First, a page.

Russian Post has a system of postal codes (Russian : почтовый индекс, pochtovyy indeks) based on the federal subject a place is located in. Each postal code consists of six digits with first three referring to the federal subject or the administrative division with special status. Some larger subjects have multiple three-digit prefixes. For instance, Moscow's postal codes fall in the range 101–129.
Larger cities/towns have a "pochtamt" (Russian : почтамт, from German Postamt), or a main post office, which is assigned the main postal code for the city. For instance Moscow's pochtamt has a postal code of 101000. One street in a big city can have several postal codes; for instance, in Saint Petersburg (with postal codes falling in the range 190–199), Kirochnaya Street has the following postal codes: 191028, 191123, 191124, 191015, 191014, which are based on house numbers.
Post codes in Russia are six digits long. To assist in their machine reading, envelopes are printed with a nine-segment outline for each digit, which the sender fills in. However, this is not necessary and the postal code can be written by hand as in any other country. The code usually identifies the post office .
Post codes in Russia are fully compatible and non-overlapping with postal codes in Belarus.
A postal code is a series of letters or digits or both, sometimes including spaces or punctuation, included in a postal address for the purpose of sorting mail.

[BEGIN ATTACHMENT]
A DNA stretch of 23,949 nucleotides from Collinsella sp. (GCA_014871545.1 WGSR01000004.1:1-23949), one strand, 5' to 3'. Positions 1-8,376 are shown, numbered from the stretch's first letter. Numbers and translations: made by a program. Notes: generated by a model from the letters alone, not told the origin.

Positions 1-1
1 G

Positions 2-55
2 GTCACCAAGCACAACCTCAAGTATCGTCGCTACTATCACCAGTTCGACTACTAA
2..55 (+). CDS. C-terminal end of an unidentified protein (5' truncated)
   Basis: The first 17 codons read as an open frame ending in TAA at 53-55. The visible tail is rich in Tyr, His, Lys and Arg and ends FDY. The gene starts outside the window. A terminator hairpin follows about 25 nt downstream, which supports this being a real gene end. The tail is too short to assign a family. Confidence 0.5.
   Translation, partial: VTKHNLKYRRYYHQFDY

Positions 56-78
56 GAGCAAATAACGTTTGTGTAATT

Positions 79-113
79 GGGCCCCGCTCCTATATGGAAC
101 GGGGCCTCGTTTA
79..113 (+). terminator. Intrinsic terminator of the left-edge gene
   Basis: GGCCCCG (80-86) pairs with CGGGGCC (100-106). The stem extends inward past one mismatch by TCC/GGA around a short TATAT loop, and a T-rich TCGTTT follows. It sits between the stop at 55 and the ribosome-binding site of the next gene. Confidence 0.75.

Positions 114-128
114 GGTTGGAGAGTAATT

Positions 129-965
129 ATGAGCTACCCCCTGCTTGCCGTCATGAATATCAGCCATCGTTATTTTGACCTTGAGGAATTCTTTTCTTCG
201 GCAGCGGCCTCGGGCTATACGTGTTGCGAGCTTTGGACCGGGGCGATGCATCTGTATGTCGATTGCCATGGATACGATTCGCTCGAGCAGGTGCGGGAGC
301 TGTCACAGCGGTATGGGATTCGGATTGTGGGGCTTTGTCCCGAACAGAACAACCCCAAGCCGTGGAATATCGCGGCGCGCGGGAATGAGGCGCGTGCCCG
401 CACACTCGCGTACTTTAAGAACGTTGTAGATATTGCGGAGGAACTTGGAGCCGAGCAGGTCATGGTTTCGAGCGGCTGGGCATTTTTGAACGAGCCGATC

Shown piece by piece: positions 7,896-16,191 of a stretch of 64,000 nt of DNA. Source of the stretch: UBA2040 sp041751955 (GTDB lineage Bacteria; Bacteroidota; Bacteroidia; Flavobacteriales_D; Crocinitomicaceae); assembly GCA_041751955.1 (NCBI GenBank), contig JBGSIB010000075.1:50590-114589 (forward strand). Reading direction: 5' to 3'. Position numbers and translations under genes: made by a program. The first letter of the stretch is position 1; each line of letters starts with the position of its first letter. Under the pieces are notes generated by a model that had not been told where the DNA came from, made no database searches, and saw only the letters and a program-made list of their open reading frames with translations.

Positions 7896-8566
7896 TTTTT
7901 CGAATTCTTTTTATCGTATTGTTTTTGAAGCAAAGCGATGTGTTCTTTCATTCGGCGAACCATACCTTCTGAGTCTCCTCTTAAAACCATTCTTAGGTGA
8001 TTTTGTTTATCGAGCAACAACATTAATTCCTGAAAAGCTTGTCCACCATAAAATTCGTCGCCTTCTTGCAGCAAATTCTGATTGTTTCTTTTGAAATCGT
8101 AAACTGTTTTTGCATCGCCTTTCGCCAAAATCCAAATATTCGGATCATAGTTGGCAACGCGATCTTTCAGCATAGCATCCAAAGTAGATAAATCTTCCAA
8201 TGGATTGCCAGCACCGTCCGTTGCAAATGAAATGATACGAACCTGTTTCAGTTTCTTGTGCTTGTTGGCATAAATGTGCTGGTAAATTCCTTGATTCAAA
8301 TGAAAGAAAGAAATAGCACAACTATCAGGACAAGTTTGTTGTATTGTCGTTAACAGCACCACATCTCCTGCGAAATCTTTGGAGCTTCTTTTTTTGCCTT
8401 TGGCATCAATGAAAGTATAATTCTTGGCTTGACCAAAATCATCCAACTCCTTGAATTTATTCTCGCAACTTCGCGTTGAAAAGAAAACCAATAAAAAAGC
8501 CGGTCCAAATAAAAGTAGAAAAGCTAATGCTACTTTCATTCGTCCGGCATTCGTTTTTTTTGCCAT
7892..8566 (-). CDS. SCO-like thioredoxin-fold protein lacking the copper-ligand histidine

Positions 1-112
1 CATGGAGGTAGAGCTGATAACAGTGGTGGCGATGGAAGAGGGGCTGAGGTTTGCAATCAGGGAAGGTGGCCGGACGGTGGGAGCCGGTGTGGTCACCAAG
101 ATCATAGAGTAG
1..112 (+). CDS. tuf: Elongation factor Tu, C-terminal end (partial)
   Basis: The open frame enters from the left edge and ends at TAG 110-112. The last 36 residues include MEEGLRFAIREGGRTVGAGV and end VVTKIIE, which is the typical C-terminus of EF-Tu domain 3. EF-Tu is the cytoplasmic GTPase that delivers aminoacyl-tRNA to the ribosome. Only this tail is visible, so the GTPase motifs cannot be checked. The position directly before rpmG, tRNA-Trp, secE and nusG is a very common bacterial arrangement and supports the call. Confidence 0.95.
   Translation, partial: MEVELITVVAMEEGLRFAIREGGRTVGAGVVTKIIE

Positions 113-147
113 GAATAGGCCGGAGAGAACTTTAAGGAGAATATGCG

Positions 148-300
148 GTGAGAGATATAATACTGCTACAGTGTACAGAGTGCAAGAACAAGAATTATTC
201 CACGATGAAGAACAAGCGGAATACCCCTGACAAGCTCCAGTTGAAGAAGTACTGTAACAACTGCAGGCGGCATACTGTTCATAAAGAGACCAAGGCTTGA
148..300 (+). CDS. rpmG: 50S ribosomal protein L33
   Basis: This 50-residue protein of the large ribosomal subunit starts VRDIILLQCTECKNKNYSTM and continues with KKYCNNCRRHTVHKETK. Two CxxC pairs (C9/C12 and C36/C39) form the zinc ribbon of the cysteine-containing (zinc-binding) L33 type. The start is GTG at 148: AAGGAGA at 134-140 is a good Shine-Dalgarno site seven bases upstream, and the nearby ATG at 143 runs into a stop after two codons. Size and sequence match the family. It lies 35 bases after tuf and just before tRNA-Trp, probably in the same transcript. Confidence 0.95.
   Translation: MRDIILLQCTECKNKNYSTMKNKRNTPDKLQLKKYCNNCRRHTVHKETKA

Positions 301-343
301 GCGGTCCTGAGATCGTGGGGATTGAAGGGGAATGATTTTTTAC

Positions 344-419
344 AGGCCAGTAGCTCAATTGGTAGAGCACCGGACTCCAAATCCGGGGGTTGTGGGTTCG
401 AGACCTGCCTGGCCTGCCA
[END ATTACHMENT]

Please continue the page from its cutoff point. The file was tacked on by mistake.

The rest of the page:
A ZIP Code is a postal code used by the United States Postal Service (USPS). Introduced in 1963, the basic format consisted of five digits. In 1983, an extended ZIP+4 code was introduced; it included the five digits of the ZIP Code, followed by a hyphen and four digits that designated a more specific location.
Postal codes used in the United Kingdom are known as postcodes. They are alphanumeric and were adopted nationally between 11 October 1959 and 1974, having been devised by the General Post Office. A full postcode is known as a "postcode unit" and designates an area with a number of addresses or a single major delivery point.
Canada Post Corporation, trading as Canada Post, is a Crown corporation which functions as the primary postal operator in Canada. Originally known as Royal Mail Canada, rebranding was done to the "Canada Post" name in the late 1960s, even though it had not yet been separated from the government. On October 16, 1981, the Canada Post Corporation Act came into effect. This abolished the Post Office Department and created the present day Crown corporation which provides postal service. The act aimed to set a new direction for the postal service by ensuring the postal service's financial security and independence.